Open house process launches long-term planning for Eagle River corridor
The community as well as the county reflect the name of this area’s most vital natural resource.
Yet in reality, the Eagle River corridor is not a well integrated part of the Eagle community. In the future, that will change if a process launched last week proceeds to fruition.
Connecting the town with the Eagle River emerged as a major planning goal at a planning work session attended by members of the Eagle Planning Commission, Eagle Town Board and town staff in January of this year. The Eagle River Corridor Sub Area Plan, to be incorporated as a component of the town’s comprehensive plan, will include chapters on land use, trails, roads, open space, river recreation, parks and conservation. The extent of the river corridor, which is the primary focus of the effort, is from the town’s eastern growth boundary located approximately two miles east of the Eby Creek Roundabout to the town’s wastewater facility on the west. The plan will include a chapter prepared in coordination with town of Gypsum that presents a riverfront path system linking the two towns and an in-stream recreational amenities program for the Eagle River as it flows through the planning area of both towns.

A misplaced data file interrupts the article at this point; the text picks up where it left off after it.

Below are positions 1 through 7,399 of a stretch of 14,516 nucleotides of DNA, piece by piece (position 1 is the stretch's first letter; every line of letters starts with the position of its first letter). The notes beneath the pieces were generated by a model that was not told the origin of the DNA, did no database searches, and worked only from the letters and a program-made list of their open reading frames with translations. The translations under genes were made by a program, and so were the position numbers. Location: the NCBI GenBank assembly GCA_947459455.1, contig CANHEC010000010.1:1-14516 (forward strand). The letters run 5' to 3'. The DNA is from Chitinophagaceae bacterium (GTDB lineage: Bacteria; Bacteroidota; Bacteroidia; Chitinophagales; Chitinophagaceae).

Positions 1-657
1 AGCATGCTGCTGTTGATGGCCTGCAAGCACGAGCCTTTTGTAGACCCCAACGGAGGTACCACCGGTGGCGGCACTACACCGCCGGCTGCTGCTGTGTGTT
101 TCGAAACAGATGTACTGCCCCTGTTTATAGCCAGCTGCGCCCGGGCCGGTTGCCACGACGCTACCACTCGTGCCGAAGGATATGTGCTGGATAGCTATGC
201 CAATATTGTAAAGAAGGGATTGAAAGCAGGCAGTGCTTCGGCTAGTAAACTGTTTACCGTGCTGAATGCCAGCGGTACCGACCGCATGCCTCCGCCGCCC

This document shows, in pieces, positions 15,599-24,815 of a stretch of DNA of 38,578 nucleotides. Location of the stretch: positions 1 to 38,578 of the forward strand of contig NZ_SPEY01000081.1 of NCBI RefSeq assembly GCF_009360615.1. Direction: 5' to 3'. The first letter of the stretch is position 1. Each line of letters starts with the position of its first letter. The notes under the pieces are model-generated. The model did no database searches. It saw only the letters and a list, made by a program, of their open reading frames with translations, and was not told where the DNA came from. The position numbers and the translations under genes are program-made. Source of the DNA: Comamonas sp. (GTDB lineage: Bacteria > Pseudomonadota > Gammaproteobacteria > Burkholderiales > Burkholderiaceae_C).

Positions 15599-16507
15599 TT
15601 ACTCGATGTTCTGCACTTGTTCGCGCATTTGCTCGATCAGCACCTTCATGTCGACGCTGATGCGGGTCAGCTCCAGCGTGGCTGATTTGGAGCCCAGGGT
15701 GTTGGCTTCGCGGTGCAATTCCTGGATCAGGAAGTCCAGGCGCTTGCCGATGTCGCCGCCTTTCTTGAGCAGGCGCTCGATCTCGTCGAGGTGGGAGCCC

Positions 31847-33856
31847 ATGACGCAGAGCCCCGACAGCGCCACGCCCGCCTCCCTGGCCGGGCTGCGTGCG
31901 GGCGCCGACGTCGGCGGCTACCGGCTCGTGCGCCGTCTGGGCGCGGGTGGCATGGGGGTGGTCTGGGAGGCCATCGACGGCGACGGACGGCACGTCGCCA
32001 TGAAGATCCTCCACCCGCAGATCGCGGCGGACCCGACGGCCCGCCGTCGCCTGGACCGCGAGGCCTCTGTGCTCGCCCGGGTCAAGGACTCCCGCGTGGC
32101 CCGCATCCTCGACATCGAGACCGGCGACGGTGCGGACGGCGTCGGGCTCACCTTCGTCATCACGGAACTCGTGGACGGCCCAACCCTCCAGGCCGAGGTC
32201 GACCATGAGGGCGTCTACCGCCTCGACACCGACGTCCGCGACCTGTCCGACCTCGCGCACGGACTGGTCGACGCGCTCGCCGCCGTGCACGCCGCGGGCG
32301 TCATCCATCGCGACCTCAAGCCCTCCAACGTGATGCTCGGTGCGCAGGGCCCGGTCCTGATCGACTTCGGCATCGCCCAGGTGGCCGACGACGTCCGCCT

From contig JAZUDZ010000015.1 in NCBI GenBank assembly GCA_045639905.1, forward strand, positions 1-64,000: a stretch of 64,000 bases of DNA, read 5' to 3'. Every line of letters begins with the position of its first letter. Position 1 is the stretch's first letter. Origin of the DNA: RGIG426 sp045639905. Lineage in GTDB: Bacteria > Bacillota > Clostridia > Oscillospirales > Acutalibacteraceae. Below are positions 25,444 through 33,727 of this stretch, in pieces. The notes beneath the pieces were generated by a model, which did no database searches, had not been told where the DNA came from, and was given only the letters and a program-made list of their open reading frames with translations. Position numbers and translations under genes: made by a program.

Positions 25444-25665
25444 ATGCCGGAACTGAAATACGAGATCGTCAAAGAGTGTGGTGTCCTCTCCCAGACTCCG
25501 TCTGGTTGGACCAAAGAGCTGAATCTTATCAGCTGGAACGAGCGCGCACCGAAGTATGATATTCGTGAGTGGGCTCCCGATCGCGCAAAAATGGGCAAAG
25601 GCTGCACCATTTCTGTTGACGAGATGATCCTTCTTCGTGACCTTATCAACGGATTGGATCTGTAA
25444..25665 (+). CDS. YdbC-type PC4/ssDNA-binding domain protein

With assistance from staff at the Sonoran Institute, the town inaugurated a comprehensive visioning process for the river corridor with a two-day open charrette last week. During the session, citizens were invited to drop by town hall to talk about their ideas for the corridor. According to Clark Anderson, director of the Western Colorado Legacy Program for the Sonoran Institute, a team of land use professionals on site for the event then translated those ideas into workable, albeit conceptual, plans.
Anderson said the session produced a number of goals for any long term corridor planning. He noted comments from community members revealed a number of priorities including:
Securing the long term environmental health of the river.
Creation of economic activity along the corridor including both retail and residential uses.
Provision of direct access to the corridor from the existing town.
Creation of pedestrian-friendly trail along the corridor.
Additionally, Anderson said residents are interested in creation of a riverfront park with direct access on the south side of U.S. Highway 6 as well as a whitewater park along the stretch of river that runs from Chambers Park to the Eagle County Fairgrounds.
Anderson noted that the Sonoran Institute is partnering with the town to conduct the Eagle River Corridor plan, but the group is not a paid consultant for the work. Rather, the partnership reflects the institute’s mission to work with communities to develop policies and encourage decisions respecting the land and the people of western North America.
On a personal level, Anderson noted that he grew up in the Edwards area and spent many hours working as a fly fishing guide along the Eagle River.
“It’s really fun to be here in Eagle,” he said.
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